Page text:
The James Webb Space Telescope, also called JWST, is a space telescope operating mainly in the infrared, developed by NASA with the participation of Canadian and European space agencies. Despite its large mirror (6.5 m against 2.4 m for Hubble), its mass of 6200 kg is twice as low. With a final cost of around ten billion dollars, its launch took place from Kourou by the Ariane rocket on December 25, 2021.
While Hubble evolves in low orbit at an altitude of 590 km, Webb is placed in heliocentric orbit, therefore around the Sun, at the second Lagrange point of the Earth, on the side opposite the Sun at 1.5 million km. And unlike Edwin Hubble (1889-1953), an observer specializing in the study of galaxies during the 1920s, James Edwin Webb (1906-1992) was NASA’s second administrator. Political end more than scientist, named in 1961 by Kennedy, he played until the end of the mandate of Lyndon Johnson in 1968 a leading role in the success of the Apollo program.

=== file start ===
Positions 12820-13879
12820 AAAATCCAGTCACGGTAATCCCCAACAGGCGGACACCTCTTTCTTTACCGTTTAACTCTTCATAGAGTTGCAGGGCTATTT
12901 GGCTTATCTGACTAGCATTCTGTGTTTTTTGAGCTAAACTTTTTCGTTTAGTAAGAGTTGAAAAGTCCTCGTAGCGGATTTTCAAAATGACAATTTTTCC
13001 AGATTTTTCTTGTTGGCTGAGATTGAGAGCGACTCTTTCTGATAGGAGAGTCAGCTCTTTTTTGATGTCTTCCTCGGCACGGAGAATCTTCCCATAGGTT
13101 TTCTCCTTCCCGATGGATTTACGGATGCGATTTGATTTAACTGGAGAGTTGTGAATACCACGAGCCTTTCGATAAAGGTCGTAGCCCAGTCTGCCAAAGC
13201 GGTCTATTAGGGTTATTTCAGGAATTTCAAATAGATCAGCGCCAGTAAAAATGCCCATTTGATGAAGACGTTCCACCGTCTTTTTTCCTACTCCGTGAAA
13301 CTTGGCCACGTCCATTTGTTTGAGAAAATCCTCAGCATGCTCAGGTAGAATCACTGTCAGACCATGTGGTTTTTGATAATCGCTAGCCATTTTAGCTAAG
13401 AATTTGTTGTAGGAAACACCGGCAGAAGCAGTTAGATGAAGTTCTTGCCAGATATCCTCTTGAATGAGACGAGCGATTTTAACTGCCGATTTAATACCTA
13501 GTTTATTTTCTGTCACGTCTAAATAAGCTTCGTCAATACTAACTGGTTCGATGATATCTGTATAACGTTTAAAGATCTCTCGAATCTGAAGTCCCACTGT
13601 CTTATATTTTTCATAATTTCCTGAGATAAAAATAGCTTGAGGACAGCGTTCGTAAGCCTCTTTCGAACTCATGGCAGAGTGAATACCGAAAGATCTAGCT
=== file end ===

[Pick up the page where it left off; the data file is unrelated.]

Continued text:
Long in the shadow of the highly publicized Von Braun, a German engineer picked up by the Americans at the end of the Second World War and consecrated by the design of the Saturn V rocket of unparalleled power up to the new SLS launcher in progress installation for the first Artemis mission scheduled for the end of August, he in turn knows the light thanks to this telescope to which NASA has given its name.